Phoenix Public Market Cafe: A Dazzling Space With the Occasional Letdown
If the farmers market at downtown's Phoenix Public Market is one of the Valley's most notable spots for finding fresh locally grown and locally produced food, then the adjacent Phoenix Public Market Café may be the hippest place to partake of its bounty.
The restaurant certainly is vintage-chic enough in its design. Flooded by natural light, a large, open room with a vaulted ceiling, exposed wooden beams, and brick walls welcome guests into a space appointed with antique items like chandeliers and stove burners as well as mod cons such as power plugs at picnic tables and an $8,000 water station offering do-it-yourself hydration of both the sparkling and still kind.
The scene would be idyllic if not for the sometimes lackluster eats. It's a surprising letdown when you consider the man behind the restaurant.
Aaron Chamberlin, chef-owner of St. Francis (and a proponent of farm-to-table eating himself), along with partners David Chamberlin and Amy Del Real, opened Phoenix Public Market Café this May. And given the fact that the historic building's former self, the Phoenix Public Market Urban Grocery and Wine Bar — downtown's only locally focused market — was shuttered last spring and sat silent at its home on Pierce Street for almost a year, a large contingent of Valley locavores and downtown denizens alike couldn't have been happier.
Chamberlin set the bar high with St. Francis, where he makes a habit of using superb seasonal ingredients. At Phoenix Public Market Café, they're featured in more casual, simple dishes such as sandwiches, salads, and bowls — many of which are vegetarian-, vegan-, and dairy-free friendly. Some offerings are superb and deceptively effortless; others make you feel that you (or, perhaps, Whole Foods) could have done better. And because the dishes here are sometimes two or three dollars more than you'd expect them to be, the bad apples at this marketplace make for a sour bite.
Like the $10 AZ Burger, an uninspired offering with a forgettable bun and a green chile topping you'd be hard-pressed to find. Add to it unpleasant $3 sides like limp fries, a coleslaw blasted with caraway seeds, or a woefully underseasoned cup of Southwest black bean soup with a consistency more stew-like than velvety and thick, and you've got $13 worth of disappointment.
The same caraway-heavy coleslaw tops the $9.50 barbecue pulled pork, which, along with a too-strong sauce, effectively snuffs out the taste of the mesquite-roasted meat. And the salad at the same price, called the Chino, is more or less a tedious bowl of onion-y cole slaw frugally strewn with bits of chicken, cashews, and a few thin strands of rice noodles huddled at the bottom of the bowl.
But if you don't mind gnawing your way through the chewy, impossible-to-cut open-face Roosevelt Row Bagel for its very good slatherings of lemony hummus and chunky avocado, you'll be rewarded with a satisfying light lunch or snack — even if your dining companions have to point out your efforts have left a microgreen or two on your face. There's also a supremely fresh and colorful salad with marinated, steamed, and raw seasonal veggies that taste as if they were plucked from the nearest neighborhood garden that morning.
And although chicken salad might be the last thing you'd think to order at any restaurant, you'll want the one here. Made with curry and layered onto thick and crunchy grain bread, the taste is earthy and fresh, and the almonds and celery give this good-size hoagie — kindly cut into three, easy-to-eat pieces — a gratifying crunch.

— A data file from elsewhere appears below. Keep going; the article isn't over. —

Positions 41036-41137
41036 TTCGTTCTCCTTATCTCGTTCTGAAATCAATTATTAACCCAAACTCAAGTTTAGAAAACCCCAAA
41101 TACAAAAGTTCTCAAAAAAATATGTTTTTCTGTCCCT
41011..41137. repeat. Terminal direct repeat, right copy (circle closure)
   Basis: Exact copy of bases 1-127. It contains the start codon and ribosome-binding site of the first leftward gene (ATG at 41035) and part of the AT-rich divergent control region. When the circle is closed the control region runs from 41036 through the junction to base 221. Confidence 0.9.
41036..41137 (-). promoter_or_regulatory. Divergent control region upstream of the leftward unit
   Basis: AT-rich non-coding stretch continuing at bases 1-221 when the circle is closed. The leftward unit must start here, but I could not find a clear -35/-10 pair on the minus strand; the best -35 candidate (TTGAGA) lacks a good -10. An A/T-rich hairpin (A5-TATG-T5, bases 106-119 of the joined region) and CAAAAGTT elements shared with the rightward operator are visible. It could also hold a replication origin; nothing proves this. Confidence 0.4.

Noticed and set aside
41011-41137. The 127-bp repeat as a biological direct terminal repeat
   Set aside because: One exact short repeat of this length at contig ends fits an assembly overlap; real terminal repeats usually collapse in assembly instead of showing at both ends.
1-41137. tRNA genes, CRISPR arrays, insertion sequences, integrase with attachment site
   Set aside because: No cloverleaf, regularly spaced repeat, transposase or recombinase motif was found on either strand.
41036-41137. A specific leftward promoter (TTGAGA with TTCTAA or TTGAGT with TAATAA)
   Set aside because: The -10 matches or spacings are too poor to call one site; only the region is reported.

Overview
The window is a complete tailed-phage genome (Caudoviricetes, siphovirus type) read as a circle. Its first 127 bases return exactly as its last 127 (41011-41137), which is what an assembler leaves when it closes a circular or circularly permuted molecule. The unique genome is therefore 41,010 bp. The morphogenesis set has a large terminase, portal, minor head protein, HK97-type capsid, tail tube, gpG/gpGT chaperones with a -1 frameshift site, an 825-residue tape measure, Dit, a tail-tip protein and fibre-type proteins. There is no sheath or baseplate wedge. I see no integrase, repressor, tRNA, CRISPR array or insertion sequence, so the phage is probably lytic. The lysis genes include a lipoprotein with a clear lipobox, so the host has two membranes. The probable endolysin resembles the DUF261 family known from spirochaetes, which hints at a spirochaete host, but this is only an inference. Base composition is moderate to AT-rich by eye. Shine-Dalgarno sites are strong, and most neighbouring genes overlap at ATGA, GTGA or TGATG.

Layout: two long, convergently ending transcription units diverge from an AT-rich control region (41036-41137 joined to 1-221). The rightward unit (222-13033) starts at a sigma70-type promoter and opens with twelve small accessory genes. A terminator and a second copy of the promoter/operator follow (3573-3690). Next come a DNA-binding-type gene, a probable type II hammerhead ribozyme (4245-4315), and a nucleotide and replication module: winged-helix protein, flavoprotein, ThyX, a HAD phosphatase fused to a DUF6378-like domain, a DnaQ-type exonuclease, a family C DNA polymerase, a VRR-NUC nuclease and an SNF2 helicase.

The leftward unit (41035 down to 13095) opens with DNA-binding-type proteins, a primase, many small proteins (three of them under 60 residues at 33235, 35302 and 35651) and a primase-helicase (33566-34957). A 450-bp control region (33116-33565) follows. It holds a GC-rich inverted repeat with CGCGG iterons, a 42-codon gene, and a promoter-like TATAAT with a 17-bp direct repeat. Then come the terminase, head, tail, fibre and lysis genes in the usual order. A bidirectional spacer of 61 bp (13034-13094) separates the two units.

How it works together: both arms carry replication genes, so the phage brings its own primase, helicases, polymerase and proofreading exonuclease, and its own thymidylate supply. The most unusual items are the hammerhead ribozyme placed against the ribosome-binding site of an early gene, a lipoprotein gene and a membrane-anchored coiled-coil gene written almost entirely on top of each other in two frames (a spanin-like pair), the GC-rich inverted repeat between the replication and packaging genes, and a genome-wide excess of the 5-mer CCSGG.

Of the house specialties, you've had better rotisserie chicken elsewhere. Instead, opt for the pork chile verde pot pie. Featuring mouthwateringly tender pork with a deep, flavorful heat packed into a golden flaky crust, it's more or less a Mexican meal gone the way of Grandma's kitchen. And for those who can part with $18 for what is easily the best dish on the menu, you'll want the roasted salmon. Succulent, rich, and with just the right amount of seasoning atop a delicately crisp skin, it's almost impossibly perfect, one of the best in town. Order it with a side of heady baked sweet potatoes lit up with chili lime butter.
In the morning, there's breakfast (served until 3 p.m. for the late risers), with cups of Cartel coffee and dishes like the satisfying Evans-Churchill, a hearty bowl of poached eggs, veggies, quinoa, and pesto, and the less-so chickpea pancakes that, on my visit, were burned black on the bottom.
You can hardly help joining the hustle and bustle here, and that's kind of the point. You may move from the outdoor herb garden at the restaurant's entrance to shelves of for-sale local products until arriving at a pastry case of homemade baked goods (think jumbo cookies, cinnamon rolls, and vegan granola bars) next to the ordering counter. And an abundance of seating options — stools, padded benches, community tables, sofas — means you'll probably wander around a bit before deciding to settle in at the indoor-outdoor bar, desert-landscaped patio, front lounge, or casual dining area. Even the friendly staff, clad in denim aprons, bounces from table to table to deliver food, clear plates, and chat with guests with the geniality of many a farmers market vendor.
The Phoenix Public Market Café may be taking its cues from the farmers market next door, but given its location and contemporary vibe, the real attraction here might be its role as a decent downtown watering hole. Regularly packed with folks from the neighborhood as well as students from ASU's downtown Phoenix campus, the restaurant's seasonal drafts, glasses of local wines, and trendy cocktails make their way into awaiting hands nearly as often (if not more) than the food.
Sometimes it's nice just to appreciate a better downtown Phoenix, no matter what form it takes.
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